Review of MEASURING THE NETWORKED NONPROFIT by Kanter & Paine

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Jan 212013
 

WM-expenses-pie-2006 Attempting to become more effective in my volunteer capacities with nonprofits and social media, I read “Measuring the Networked Nonprofit” by Beth Kanter and Katie Delahaye Paine. Published in Autumn 2012, I was hoping for something up-to-date and this book did not disappoint. Most of the references and tools mentioned are current. That hasn’t always been the case for me when reading books related to social media where things tend to change rapidly.

What is excellent about this book is it takes models and theories, for example “ladder of engagement,” and presents these in everyday language, tying in practical advice, current means of measurement, and examples. This helps make complexities of measurement more accessible to those in nonprofits who deal with social media and presenting its results to decision makers. My perspective is that of a volunteer for largely volunteer run organizations, so I had to translate for that regarding the small staff discussions throughout the book. I imagine the same would be true of mid-size nonprofit employers, having to translate back to a smaller scale concern, but I believe this book would be applicable for quite a range of nonprofits.

That is not to say I found the book perfect. For one, transitions between topics can be rather abrupt within chapter narratives, even for a nonfiction book about technical issues. Also, future editions of “Measuring the Networked Nonprofit” should correct the one key weakness within it – the examples were rather hit or miss. First, the hypothetical Katie’s Kat Shelter (KKS) was used so many times that it hindered rather than forwarded the points being made. How likely are such concepts and measures to work in the real world if the text’s examples have to be imagined to write about? Even the real world examples needed more care. The full-page SeaWorld example in the chapter on relationship building may indeed be applicable to social media for organizations in crisis, but SeaWorld is a business, not a nonprofit. That’s not to say that business applications aren’t applicable for nonprofits, it just wasn’t presented that way within this book specifically about measurement for nonprofits.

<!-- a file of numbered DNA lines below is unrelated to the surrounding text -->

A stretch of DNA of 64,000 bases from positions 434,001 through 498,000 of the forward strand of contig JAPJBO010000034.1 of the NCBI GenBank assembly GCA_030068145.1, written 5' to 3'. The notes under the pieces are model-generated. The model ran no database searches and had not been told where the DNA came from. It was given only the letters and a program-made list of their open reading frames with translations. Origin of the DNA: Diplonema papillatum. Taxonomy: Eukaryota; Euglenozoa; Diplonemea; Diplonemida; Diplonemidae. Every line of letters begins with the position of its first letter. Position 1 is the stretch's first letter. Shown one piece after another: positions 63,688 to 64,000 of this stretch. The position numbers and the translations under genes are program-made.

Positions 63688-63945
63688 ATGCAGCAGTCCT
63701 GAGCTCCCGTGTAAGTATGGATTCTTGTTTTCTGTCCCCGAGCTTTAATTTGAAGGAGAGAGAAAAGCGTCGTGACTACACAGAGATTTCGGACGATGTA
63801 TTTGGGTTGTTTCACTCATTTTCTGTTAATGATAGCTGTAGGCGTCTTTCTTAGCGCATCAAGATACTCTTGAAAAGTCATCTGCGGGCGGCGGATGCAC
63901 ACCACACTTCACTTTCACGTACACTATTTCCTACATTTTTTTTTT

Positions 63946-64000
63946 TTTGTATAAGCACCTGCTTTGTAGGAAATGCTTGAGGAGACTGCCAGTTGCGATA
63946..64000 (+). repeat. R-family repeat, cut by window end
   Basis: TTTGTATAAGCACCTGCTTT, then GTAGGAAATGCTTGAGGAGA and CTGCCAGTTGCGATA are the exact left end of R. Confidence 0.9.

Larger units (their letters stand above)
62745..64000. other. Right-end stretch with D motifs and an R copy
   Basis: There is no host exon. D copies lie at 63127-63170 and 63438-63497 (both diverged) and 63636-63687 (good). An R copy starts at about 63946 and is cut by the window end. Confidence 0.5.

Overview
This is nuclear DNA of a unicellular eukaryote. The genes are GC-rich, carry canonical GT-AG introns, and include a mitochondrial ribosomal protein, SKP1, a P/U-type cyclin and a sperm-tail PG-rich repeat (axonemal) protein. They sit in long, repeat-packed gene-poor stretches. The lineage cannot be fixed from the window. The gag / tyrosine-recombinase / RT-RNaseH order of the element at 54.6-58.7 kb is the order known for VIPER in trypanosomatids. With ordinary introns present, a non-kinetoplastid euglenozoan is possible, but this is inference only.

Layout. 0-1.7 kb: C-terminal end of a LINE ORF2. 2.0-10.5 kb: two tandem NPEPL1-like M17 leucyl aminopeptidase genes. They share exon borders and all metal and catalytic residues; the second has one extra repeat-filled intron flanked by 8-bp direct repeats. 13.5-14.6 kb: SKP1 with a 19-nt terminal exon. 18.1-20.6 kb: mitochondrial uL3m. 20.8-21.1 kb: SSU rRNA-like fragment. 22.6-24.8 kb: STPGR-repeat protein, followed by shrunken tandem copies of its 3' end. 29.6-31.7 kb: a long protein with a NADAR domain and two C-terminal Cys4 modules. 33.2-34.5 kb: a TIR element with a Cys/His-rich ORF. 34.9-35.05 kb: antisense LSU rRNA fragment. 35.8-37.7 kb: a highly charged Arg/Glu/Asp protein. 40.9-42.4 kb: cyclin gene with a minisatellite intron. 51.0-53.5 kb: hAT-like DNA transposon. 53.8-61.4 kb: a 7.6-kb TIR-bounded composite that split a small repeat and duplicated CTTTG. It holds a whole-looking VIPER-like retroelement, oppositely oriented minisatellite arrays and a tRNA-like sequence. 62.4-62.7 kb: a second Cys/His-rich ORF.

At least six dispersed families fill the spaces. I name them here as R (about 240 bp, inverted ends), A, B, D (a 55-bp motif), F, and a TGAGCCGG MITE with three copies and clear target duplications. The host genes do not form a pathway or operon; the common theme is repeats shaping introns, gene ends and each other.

Those concerns aside, MEASURING THE NETWORKED NONPROFIT is an excellent resource for the times. Making complex analyses more accessible is a worthwhile contribution to those involved in helping nonprofits that seek to help in the world.

Good Storytelling & Benjamin Button

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Sep 112011
 

I finally had both the time and opportunity to watch the film “The Curious Case of Benjamin Button.” At two and three-quarter hours in length it is a significant commitment. But, putting aside hectic schedules, it is a film that is well worth viewing.

For those unfamiliar, the character Benjamin Button is born old and reverse ages throughout his life. The film is loosely based on the short story by F. Scott Fitzgerald published in 1922. While there are many facets to the film that are endearing, one of the particularly good features is the use of a retirement home used for Benjamin’s upbringing. By doing that, the story’s setting avoided numerous likely hazards of human interaction and development that would otherwise likely hamper the suspension of disbelief necessary for the viewer to buy into the storyline. The use of the setting again towards the conclusion of the story helps bring the two main protagonists paths together again in full circle.

While there was a great deal about death and the loss of loved ones in the story, other than possibly those struck by lightening, the film didn’t treat that loss lightly. Rather, it spanned enough time so that the passing was woven in as a part of life. Further, while Benjamin’s case placed him in unusual circumstances and did set him apart from the usual progression of family life, there was enough integration into society and its culture for a full life to be had. Also, the unique arc of the story gives it that special something characteristic of good storytelling.

So, if one finds oneself with several hours of free time at a stretch, and are curious about how the filmmakers portray a life where a character ages backwards, “The Curious Case of Benjamin Button” is a film that values the life lived, however unusual, while regularly reminding that it is but temporary.

 Posted by at 6:08 pm